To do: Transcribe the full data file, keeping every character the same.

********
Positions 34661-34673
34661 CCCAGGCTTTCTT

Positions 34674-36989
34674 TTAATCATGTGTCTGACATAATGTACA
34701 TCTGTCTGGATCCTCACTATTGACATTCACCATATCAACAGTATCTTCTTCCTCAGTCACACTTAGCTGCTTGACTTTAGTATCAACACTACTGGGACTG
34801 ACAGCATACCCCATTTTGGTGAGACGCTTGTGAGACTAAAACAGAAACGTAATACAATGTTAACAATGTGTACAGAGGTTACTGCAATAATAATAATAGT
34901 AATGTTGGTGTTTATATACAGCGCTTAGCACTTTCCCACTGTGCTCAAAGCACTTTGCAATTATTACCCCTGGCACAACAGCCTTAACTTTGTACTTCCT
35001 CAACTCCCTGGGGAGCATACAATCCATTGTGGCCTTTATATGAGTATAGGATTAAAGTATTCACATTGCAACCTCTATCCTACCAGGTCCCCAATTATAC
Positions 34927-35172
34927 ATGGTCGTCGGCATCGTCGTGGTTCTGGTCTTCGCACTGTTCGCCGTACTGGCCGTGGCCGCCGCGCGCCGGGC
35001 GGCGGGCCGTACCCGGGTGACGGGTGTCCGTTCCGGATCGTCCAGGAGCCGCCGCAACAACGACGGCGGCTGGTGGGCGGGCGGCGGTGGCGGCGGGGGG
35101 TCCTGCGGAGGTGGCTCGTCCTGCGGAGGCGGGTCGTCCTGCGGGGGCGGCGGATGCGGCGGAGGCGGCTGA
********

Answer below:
Positions 34661-34673
34661 CCCAGGCTTTCTT

Positions 34674-36989
34674 TTAATCATGTGTCTGACATAATGTACA
34701 TCTGTCTGGATCCTCACTATTGACATTCACCATATCAACAGTATCTTCTTCCTCAGTCACACTTAGCTGCTTGACTTTAGTATCAACACTACTGGGACTG
34801 ACAGCATACCCCATTTTGGTGAGACGCTTGTGAGACTAAAACAGAAACGTAATACAATGTTAACAATGTGTACAGAGGTTACTGCAATAATAATAATAGT
34901 AATGTTGGTGTTTATATACAGCGCTTAGCACTTTCCCACTGTGCTCAAAGCACTTTGCAATTATTACCCCTGGCACAACAGCCTTAACTTTGTACTTCCT
35001 CAACTCCCTGGGGAGCATACAATCCATTGTGGCCTTTATATGAGTATAGGATTAAAGTATTCACATTGCAACCTCTATCCTACCAGGTCCCCAATTATAC
Positions 34927-35172
34927 ATGGTCGTCGGCATCGTCGTGGTTCTGGTCTTCGCACTGTTCGCCGTACTGGCCGTGGCCGCCGCGCGCCGGGC
35001 GGCGGGCCGTACCCGGGTGACGGGTGTCCGTTCCGGATCGTCCAGGAGCCGCCGCAACAACGACGGCGGCTGGTGGGCGGGCGGCGGTGGCGGCGGGGGG
35101 TCCTGCGGAGGTGGCTCGTCCTGCGGAGGCGGGTCGTCCTGCGGGGGCGGCGGATGCGGCGGAGGCGGCTGA